August 20, 2014

Why 2018 target for ‘made in Nigeria’ satellite may fail

Why 2018 target for ‘made in Nigeria’ satellite may fail


By Emmanuel Elebeke

Nigeria dreams to build own satellite by 2018, but that dream may not be realised if militating factors pointed out by the Director and Chief Executive of Centre for satellite Technology Development, CSTD, Dr. Spencer Onuh, are not addressed.



Onuh has expressed fears that Nigeria’s dream of launching her first locally designed and fabricated satellite may be dashed, if urgent action is not taken by the Federal Government to put up proposed Assembly, Integration and Test centre, AIT.

In an exclusive interview with Hi-Tech in Abuja, Dr . Onuh said that although the centre is working hard to meet up with the deadline, he was not totally sure that everything would be ready.

According to him the AIT is an indispensible factor needed to be established to provide Nigerian engineers the platform to perform both practical and testing experiments before coming out with the proposed satellite.

He described AIT as “a must have if we must actualize this dream of launching a wholly made in Nigeria satellite by 2018. One of the innovative approaches we are using is gradual composition of sub-systems. We are working and believing hopefully that we can still meet up. We are positive about it but I may not promise we are fully ready until I have AIT facility on ground.”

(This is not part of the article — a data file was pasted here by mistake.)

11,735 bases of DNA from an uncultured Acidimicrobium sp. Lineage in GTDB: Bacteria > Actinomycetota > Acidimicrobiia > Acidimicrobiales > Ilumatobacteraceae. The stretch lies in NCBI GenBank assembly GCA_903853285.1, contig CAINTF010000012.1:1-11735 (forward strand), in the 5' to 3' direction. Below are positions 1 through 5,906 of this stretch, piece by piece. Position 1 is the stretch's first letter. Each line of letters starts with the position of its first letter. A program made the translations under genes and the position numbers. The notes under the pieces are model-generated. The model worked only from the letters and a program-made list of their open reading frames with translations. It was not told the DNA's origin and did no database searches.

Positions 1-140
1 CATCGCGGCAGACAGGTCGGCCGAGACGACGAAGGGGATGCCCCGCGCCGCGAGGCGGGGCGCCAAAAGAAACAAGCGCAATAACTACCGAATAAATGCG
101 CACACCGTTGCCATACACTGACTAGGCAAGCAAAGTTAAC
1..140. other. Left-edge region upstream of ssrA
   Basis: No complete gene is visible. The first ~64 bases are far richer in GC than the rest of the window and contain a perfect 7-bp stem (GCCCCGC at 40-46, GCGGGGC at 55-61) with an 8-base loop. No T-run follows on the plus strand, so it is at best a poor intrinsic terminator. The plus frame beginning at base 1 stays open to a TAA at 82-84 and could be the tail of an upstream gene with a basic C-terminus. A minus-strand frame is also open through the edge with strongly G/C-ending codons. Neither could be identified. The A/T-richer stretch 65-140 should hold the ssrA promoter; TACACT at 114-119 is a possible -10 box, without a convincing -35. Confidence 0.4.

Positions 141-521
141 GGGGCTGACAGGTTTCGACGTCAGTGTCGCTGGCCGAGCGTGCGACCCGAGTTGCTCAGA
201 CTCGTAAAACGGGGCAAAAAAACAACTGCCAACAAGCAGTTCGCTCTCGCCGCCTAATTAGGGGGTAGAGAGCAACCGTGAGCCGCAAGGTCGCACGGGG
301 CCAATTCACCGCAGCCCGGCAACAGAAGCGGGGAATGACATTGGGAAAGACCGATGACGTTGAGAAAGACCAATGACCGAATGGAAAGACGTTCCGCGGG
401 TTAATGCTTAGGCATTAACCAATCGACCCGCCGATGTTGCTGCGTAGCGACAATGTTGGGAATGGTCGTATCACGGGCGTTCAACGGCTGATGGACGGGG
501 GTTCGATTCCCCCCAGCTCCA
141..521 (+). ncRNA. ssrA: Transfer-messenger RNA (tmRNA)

The CSTD is one of the six activity centres of the Nigerian National Space Research and Development Agency, NASRDA.

The agency is under the supervision of the Federal Ministry of Science and Technology and is tasked with the implementation of the Nation’s Space Policy Programs..

According to Onuh, Satellite technology remains the driving force behind most developed and developing economies. It provides security, telecommunications, technology advancements, protects the environment and a host of daily services that Nigeria can no longer afford to undermine their needs in the ongoing transformation agenda.

He boasted that the centre has a growing work force of highly motivated engineers and support staff from various scientific and engineering backgrounds globally tested but lack the needed equipments and facility centre to showcase their stuff and compete globally.

He pointed out that space has become a crucial tool in tackling the global challenges various countries are facing and will continue to face in years to come.

He underscored the importance of developing indigenous technology and warned that Nigeria will continue to expose its privacy to foreigners until it learns to use locally made technologies.

“We will continue to depend on other manufacturers outside our country to do it for us, telling them what we want. In doing this, there is no way you can keep anything secret from them” he added.